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The role of demography on per capita output growth and saving rates


  • Miguel Sánchez Romero

    (Max Planck Institute for Demographic Research, Rostock, Germany)


Computable OLG growth models and "convergence models" differ in their assessment of the extent to which demography influences economic growth. In this paper, I show that computable OLG growth models produce results similar to those of convergence models when more detailed demographic information is used. To do so, I implement a general equilibrium overlapping generations model to explain Taiwan's economic miracle during the period 1965-2005. I find that Taiwan's demographic transition accounts for 22% of per capita output growth, 16.4% of the investment rate, and 18.5% of the savings rate for the period 1965-2005. Decomposing the demographic effect into its components, I find that fertility alone explains the impact of demographic changes in per capita output growth, while both fertility and mortality explain investment and saving rates. Assuming a small open economy, I find that investment rates increase with more rapid population growth, while saving rates follows the dependence hypothesis (Coale and Hoover, 1958). Under a closed-economy, the population growth rate has a negative influence on economic growth.

Suggested Citation

  • Miguel Sánchez Romero, 2011. "The role of demography on per capita output growth and saving rates," MPIDR Working Papers WP-2011-015, Max Planck Institute for Demographic Research, Rostock, Germany.
  • Handle: RePEc:dem:wpaper:wp-2011-015

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    References listed on IDEAS

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    Cited by:

    1. Williamson, Jeffrey G, 2013. "Demographic Dividends Revisited," CEPR Discussion Papers 9390, C.E.P.R. Discussion Papers.
    2. Lee, R., 2016. "Macroeconomics, Aging, and Growth," Handbook of the Economics of Population Aging, Elsevier.
    3. Gerlagh, Reyer & Jaimes, Richard & Motavasseli, Ali, 2017. "Global demographic change and climate policies," Discussion Paper 2017-035, Tilburg University, Center for Economic Research.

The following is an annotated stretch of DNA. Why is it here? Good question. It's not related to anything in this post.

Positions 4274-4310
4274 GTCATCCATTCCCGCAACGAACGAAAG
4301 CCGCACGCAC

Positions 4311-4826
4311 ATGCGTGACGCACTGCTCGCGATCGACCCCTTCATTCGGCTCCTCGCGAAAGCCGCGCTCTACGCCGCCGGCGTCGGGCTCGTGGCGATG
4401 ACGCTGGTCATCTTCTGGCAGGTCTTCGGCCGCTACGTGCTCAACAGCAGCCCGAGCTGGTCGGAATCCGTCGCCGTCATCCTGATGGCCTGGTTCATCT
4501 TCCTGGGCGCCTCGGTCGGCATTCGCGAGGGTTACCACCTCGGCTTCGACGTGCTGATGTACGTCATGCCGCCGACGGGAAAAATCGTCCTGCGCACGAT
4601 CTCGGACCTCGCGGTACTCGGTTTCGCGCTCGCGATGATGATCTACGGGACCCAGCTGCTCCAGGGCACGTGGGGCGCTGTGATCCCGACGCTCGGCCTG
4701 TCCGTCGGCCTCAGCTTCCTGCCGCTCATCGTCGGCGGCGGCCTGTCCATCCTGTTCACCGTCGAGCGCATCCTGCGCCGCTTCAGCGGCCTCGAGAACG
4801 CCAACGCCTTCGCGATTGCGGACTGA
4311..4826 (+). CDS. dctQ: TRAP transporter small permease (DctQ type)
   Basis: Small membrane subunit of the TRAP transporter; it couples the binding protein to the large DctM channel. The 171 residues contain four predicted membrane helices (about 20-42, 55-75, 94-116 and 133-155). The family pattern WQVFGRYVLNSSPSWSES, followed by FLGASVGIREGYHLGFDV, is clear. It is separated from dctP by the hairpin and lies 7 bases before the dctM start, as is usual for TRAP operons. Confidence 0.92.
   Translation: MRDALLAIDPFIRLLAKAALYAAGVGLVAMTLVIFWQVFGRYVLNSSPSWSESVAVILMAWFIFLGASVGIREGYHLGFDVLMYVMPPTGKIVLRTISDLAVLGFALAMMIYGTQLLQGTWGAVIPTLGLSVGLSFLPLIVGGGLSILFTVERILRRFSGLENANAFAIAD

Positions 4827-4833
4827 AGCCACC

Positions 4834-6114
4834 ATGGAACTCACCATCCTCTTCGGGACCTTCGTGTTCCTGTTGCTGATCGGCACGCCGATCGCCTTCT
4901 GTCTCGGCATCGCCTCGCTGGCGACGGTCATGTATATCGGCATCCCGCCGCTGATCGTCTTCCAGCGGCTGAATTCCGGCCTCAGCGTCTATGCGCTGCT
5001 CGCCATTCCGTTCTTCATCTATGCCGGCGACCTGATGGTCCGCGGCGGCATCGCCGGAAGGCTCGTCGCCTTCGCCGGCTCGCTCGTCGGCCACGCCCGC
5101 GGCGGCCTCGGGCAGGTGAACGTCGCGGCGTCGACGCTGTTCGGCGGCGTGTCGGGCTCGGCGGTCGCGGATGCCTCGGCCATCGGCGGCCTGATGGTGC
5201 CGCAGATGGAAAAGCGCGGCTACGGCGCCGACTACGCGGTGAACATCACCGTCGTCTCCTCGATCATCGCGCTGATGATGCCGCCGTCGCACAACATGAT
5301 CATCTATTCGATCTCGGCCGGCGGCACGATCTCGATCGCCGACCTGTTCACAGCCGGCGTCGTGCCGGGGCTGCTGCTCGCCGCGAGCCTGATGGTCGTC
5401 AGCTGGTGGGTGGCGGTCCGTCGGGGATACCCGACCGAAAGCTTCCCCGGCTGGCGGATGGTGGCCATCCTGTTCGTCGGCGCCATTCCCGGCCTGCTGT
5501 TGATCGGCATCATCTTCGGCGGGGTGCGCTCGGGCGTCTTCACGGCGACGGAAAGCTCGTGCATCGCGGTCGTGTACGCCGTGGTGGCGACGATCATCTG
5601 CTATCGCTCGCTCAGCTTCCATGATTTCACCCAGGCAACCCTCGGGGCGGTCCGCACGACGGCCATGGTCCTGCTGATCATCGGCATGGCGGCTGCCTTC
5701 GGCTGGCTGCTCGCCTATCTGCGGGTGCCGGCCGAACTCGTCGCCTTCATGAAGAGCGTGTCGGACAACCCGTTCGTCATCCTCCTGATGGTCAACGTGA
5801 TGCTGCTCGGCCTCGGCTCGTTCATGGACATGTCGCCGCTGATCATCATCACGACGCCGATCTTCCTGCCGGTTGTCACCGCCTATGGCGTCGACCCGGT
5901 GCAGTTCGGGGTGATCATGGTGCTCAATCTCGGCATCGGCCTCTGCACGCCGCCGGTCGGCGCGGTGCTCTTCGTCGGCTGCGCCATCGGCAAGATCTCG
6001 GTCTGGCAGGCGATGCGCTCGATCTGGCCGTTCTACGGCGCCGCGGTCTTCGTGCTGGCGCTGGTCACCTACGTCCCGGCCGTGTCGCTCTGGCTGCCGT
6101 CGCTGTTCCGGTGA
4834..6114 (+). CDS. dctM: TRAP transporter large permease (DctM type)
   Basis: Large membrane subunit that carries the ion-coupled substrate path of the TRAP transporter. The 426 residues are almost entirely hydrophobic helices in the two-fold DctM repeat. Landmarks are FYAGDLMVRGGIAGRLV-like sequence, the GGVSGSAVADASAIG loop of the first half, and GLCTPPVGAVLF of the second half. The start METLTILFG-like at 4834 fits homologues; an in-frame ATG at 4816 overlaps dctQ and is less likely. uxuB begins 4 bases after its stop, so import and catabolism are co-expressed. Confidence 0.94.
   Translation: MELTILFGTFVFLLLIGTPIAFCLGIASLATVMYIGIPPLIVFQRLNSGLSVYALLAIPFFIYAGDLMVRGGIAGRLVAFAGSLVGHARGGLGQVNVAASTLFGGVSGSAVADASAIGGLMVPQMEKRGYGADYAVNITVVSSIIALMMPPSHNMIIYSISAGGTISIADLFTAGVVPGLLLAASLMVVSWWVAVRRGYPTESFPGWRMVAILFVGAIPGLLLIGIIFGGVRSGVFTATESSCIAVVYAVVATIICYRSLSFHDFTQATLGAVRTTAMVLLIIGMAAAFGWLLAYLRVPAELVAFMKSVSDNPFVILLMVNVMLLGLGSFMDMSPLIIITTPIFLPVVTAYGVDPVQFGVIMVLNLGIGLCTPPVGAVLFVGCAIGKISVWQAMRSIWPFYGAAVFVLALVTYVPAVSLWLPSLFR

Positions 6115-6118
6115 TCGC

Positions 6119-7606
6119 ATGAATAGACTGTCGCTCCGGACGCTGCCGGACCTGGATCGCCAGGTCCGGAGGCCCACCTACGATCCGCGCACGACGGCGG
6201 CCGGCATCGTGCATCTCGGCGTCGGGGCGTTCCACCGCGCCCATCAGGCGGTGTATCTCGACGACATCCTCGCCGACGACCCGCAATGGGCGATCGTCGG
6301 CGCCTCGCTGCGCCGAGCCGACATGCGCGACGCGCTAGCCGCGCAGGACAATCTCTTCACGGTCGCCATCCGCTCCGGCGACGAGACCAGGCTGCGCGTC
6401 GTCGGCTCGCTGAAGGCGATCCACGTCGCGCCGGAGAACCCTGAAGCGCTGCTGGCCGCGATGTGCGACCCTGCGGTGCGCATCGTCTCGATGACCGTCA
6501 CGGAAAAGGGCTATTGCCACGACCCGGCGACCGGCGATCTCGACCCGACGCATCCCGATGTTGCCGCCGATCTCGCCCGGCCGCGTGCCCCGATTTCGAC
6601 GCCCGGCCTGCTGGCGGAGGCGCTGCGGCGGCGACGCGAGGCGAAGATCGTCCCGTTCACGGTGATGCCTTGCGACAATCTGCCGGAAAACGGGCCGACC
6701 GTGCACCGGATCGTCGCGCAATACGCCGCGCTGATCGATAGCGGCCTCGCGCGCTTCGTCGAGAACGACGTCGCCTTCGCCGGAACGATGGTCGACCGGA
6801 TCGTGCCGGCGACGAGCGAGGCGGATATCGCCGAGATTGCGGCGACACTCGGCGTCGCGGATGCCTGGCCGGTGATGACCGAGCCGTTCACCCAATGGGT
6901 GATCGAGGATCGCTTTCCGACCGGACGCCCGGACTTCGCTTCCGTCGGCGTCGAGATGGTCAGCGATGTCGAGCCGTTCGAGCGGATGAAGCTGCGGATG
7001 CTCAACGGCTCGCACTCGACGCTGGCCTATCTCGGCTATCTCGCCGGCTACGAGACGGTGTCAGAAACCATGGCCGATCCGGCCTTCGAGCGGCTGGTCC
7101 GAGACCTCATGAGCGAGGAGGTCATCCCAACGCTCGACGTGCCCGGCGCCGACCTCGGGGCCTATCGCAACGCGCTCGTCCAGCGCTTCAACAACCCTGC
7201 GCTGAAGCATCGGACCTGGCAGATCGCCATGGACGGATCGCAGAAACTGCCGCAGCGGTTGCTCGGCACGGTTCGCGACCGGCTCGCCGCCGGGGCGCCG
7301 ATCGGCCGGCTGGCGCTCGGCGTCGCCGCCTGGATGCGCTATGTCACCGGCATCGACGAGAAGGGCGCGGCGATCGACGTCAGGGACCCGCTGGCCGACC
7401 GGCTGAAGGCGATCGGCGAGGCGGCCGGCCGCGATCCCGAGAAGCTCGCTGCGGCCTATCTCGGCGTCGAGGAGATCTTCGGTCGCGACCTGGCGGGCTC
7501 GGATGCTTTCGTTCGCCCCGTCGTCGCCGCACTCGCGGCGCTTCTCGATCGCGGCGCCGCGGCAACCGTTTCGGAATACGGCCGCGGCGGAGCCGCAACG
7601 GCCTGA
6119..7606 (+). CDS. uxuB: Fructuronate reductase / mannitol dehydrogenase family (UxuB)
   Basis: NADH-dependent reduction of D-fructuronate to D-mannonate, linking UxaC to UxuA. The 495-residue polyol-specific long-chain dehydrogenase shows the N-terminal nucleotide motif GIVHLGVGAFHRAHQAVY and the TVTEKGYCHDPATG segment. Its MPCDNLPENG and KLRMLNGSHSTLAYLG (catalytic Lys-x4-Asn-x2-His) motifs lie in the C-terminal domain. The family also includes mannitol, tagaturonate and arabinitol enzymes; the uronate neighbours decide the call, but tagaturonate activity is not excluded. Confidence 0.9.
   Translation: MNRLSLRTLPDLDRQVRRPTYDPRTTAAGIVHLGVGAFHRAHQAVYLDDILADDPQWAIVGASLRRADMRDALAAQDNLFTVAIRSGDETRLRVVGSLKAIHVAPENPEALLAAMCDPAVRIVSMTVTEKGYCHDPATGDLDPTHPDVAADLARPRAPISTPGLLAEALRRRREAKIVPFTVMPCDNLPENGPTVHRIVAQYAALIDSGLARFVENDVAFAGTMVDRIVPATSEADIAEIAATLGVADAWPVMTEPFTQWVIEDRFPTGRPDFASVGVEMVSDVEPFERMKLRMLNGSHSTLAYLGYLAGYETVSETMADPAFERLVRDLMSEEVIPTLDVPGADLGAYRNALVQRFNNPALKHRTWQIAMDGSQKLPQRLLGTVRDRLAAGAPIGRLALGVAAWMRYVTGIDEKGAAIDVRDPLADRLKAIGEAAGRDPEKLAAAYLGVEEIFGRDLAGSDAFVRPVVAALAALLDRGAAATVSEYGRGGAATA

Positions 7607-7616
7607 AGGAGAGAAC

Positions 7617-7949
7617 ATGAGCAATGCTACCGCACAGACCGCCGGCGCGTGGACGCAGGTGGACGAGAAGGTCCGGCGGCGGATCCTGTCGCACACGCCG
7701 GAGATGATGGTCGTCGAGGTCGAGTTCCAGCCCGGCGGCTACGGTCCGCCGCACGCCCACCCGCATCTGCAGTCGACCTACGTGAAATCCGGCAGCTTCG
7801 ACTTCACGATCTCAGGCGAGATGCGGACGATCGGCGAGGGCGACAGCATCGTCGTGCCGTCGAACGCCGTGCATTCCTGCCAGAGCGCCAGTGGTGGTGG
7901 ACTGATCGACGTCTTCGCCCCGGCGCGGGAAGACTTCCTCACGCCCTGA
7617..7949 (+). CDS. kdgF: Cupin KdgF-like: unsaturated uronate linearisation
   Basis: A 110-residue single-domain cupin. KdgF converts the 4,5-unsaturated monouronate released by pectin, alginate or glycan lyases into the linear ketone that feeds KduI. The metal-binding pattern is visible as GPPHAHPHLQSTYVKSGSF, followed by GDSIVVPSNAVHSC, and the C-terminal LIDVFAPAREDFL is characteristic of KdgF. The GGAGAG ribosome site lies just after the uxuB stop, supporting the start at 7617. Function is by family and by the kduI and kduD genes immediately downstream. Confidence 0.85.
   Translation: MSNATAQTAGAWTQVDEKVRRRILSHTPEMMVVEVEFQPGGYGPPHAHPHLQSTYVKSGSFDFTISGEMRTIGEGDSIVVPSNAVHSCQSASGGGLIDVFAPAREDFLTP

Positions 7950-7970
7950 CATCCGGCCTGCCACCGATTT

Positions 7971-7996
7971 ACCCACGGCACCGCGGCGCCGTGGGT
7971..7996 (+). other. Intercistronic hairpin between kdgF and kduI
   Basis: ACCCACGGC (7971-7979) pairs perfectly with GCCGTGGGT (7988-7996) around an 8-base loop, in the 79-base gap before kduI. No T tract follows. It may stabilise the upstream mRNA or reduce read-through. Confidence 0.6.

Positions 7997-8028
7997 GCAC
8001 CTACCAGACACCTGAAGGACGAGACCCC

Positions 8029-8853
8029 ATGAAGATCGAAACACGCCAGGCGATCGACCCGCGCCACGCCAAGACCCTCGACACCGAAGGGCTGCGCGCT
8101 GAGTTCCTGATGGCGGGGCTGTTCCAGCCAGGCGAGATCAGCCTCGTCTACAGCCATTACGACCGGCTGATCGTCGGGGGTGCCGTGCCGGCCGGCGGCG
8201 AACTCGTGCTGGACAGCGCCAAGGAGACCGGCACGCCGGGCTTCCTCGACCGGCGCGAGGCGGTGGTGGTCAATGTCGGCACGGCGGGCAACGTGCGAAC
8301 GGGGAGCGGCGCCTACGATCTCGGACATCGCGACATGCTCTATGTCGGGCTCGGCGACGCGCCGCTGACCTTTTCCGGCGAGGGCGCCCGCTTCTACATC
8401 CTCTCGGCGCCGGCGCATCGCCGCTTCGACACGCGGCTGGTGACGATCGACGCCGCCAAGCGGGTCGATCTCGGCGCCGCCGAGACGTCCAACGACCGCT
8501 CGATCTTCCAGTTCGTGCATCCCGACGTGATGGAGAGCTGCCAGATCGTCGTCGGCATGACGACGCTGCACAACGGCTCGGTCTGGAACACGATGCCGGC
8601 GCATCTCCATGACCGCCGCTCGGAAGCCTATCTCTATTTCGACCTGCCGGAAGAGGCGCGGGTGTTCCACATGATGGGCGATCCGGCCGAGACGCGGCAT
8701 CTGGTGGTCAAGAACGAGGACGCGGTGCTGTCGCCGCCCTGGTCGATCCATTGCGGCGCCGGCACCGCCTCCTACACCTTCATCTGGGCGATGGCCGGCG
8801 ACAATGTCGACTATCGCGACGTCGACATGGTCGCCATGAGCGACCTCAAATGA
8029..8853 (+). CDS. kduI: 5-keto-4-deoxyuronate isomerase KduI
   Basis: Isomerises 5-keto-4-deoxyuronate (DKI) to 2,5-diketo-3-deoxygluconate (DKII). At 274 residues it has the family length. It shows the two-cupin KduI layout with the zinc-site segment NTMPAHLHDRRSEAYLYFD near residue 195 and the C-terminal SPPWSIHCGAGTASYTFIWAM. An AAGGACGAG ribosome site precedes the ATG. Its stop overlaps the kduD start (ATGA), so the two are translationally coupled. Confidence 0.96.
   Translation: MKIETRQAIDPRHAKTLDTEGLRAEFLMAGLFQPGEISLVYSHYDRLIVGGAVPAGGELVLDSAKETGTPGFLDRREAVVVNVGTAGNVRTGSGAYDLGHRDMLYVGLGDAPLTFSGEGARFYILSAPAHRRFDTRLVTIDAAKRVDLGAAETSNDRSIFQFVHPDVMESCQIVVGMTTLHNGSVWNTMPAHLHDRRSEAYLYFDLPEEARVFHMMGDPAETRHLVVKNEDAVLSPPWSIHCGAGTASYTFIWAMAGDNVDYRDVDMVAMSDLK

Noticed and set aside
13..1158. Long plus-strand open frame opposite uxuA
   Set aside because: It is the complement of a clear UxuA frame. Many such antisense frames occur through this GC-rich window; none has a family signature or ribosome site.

4. repec:spr:jopoec:v:31:y:2018:i:1:d:10.1007_s00148-017-0654-z is not listed on IDEAS
    5. Lucilla Maria Bruni & Jamele Rigolini & Sara Troiano, 2016. "Forever Young?," World Bank Other Operational Studies 24996, The World Bank.
    6. Gemma Abio Roig & Concepció Patxot Cardoner & Miguel Sánchez-Romero & Guadalupe Souto Nieves, 2015. "The Welfare State and the demographic dividend: A cross-country comparison," UB Economics Working Papers 2015/332, Universitat de Barcelona, Facultat d'Economia i Empresa, UB Economics.
    7. Nick Parr & Ross Guest, 2014. "A method for socially evaluating the effects of long-run demographic paths on living standards," Demographic Research, Max Planck Institute for Demographic Research, Rostock, Germany, vol. 31(11), pages 275-318, July.
    8. Miguel Sánchez Romero & Naohiro Ogawa & Rikiya Matsukura, 2013. "To give or not to give: bequest estimate and wealth impact based on a CGE model with realistic demography in Japan," MPIDR Working Papers WP-2013-012, Max Planck Institute for Demographic Research, Rostock, Germany.

    More about this item


    Taiwan; demography; economic growth;

    JEL classification:

    • J1 - Labor and Demographic Economics - - Demographic Economics
    • Z0 - Other Special Topics - - General

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